Cezanne at Tate Modern
“Cezanne was my one and only master. It was the same for all of us – he was like our father. It was he who protected us. Cezanne’s influence gradually flooded everything.” – Pablo Picasso.
The Cezanne exhibition opening at the Tate Modern on 5th October 2022 is the culmination of five years of work. This carefully curated 11-room show contains 80 of Cezanne’s works created from the start to the end of his career, including 22 paintings, drawings and watercolours never seen in the UK before. Cezanne follows the painter’s artistic development and his maturing style.
Paul Cézanne was a post-impressionist French artist who is credited for laying the foundations that enabled later artists to experiment with new and daring styles. Born in Aix-en-Provence, southern France, in 1839, Cezanne originally trained as a lawyer under his father’s duress, before moving to Paris in 1861. This exhibition explores a broad range of Cezanne’s work, including his obsession with the landscapes of Mont Saint-Victoire and L’estaque, his tender depictions of his wife and child, the iconic bathers and still lifes, and how Cezanne’s later art illustrates the artist coming to terms with his own mortality.
Beginning with a self-portrait, the display traces the artist’s life and how his relationships helped him develop his personal style and start to “become Cezanne”. In the second room, the left wall explores how Cezanne’s relationship with childhood friend Emile Zola (who encouraged him to leave Provence and move to Paris to live an avant-garde life) influenced Cezanne’s darker early works, including The Murder with its bulging culprits painted under a billowing black cloud. On the right, Cezanne explores his influential relationship with fellow painter Camille Pissarro, who encouraged the artist’s more colourful and warm style.
With so many rooms to explore, it can be hard to keep to the intended order, although the wall colour – sombre purple for the end “Slow Homecoming” room, which explores mortality, fading blue and grey for the others – gently contributes to the overall tone of each room’s specific theme. Whilst the exhibition promises to explore more about Cezanne’s relationships and identity, aside from “Becoming Cezanne” and “Family Portraits” (and even in these, the informational focus is much more on the style of the paintings than the relationship between artist and subject), it feels more like a technical love letter to art, style and process.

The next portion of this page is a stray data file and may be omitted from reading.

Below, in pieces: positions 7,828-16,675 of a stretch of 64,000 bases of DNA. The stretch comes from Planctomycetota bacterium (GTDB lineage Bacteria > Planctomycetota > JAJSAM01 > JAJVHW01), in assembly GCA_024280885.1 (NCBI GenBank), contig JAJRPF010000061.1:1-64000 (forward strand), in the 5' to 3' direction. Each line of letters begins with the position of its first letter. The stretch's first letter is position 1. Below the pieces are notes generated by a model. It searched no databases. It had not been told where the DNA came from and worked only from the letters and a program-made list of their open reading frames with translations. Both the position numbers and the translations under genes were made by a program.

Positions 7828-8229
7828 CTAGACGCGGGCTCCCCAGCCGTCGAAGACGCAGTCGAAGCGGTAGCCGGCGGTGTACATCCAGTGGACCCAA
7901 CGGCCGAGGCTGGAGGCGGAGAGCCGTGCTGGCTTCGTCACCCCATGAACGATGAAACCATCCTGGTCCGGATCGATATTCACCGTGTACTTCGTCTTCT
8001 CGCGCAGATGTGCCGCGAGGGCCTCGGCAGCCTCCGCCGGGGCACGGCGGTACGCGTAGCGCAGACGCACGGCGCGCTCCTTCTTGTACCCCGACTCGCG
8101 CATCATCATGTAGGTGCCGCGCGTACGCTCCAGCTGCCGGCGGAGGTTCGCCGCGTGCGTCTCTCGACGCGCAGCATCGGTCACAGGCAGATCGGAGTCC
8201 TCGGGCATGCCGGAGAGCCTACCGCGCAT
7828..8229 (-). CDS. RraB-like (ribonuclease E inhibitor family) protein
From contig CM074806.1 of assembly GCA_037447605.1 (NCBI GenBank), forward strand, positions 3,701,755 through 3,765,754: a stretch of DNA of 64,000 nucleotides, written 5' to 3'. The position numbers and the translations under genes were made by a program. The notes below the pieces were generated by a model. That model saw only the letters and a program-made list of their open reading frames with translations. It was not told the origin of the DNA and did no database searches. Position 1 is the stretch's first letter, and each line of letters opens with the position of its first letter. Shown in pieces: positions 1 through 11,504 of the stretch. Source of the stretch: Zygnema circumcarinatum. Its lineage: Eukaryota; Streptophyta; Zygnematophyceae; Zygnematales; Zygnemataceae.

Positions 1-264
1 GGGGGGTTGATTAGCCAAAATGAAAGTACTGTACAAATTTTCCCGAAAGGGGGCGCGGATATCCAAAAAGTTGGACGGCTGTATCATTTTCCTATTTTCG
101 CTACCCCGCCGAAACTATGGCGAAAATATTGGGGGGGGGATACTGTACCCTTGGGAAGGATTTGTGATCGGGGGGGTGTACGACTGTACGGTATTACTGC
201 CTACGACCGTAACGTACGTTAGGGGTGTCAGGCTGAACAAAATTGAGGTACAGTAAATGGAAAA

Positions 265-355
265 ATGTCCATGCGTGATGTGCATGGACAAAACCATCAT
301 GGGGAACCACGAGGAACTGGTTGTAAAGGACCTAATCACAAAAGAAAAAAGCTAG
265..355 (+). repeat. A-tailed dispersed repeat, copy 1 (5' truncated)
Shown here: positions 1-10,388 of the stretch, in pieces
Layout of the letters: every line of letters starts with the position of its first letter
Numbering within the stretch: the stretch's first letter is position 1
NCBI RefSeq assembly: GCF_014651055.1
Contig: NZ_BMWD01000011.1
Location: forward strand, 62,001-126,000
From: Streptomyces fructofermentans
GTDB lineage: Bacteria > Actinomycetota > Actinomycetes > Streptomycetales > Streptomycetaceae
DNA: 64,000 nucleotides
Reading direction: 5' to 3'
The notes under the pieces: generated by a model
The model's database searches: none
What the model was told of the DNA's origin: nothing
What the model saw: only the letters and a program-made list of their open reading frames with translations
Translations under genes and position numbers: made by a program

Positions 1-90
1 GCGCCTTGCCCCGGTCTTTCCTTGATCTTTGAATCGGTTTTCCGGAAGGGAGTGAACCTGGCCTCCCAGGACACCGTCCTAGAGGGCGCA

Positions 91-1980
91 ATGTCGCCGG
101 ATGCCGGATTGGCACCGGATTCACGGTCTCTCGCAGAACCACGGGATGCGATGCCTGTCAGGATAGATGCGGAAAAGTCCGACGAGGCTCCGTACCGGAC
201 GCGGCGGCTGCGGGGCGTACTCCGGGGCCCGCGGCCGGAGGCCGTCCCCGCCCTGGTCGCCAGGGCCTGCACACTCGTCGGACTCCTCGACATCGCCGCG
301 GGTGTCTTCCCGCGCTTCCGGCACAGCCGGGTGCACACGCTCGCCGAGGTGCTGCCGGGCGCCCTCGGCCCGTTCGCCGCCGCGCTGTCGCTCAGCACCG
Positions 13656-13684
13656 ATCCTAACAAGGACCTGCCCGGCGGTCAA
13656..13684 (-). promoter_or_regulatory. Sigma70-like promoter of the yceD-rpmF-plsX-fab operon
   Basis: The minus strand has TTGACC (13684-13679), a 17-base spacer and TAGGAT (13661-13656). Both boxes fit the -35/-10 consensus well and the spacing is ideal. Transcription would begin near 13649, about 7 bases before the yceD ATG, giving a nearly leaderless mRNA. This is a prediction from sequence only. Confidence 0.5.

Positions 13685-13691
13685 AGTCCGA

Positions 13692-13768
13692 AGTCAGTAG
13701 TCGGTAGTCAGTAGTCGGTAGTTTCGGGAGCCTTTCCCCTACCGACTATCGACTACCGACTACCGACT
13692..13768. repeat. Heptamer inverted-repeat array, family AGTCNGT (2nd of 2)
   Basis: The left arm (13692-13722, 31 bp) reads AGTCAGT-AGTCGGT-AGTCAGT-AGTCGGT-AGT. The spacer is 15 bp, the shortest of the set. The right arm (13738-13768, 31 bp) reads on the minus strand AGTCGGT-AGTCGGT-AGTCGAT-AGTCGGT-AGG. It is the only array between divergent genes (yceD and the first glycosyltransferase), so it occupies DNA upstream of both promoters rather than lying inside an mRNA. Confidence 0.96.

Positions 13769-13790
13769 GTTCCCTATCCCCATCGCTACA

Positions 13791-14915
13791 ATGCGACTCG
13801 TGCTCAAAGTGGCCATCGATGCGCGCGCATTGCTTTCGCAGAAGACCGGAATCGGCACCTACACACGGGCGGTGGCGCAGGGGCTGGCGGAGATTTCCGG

In room six, “Modern Materials”, Cezanne’s original painting materials, including four watercolour tins and his palette, are displayed. There is an x-ray illustrating Cezanne’s use of very thin lines, so thin that most of them barely show up in the x-ray. There is a sense of reverence in room 10, “The Artist’s Artist”, which includes artists who influenced Cezanne and in turn, the artists who credit Cezanne as a major source of inspiration. Throughout the show, there are written contributions from contemporary artists who explain their thoughts on Cezanne’s work and how it has inspired them.
Cezanne shows the artist’s work coming in an almost full circle from his moody, darkly drawn early works inspired by the seedy underbelly of Paris, through his sometimes warm, sometimes cold, but always colourful and often dreamy collections of still lifes, bathers, mountains and landscapes, to the end room, “1899-1906: Slow Homecoming” which displays his later work, including Les Trois Crânes (1900) (The Three Skulls). This piece seems to suggest that the loss of Cezanne’s mother and his own diagnosis of diabetes and increasingly fragile state had prompted a return to his more gloomy, darkly painted roots.
However, this final room also holds a meditative calm. The Gardener Vallier (1906) depicts a solitary figure sitting cross-legged against a leafy backdrop and deep blue sky. There is a sense of sereneness and acceptance which radiates from this painting. The figure feels content with how life has turned out and emits an aura of wisdom, perhaps an ode to how Cezanne felt as he approached the end of his life.
Cezanne is a large, ambitious and beautifully curated collection of the painter’s work. A must-see for art historians and artists alike, this exhibition also gives the general public a broad and intimate understanding of Cezanne in the context of his time, his changing style and the depth with which you can view his work.
Cezanne is at Tate Modern from 5th October until 12th March 2023. For further information visit the exhibition’s website here.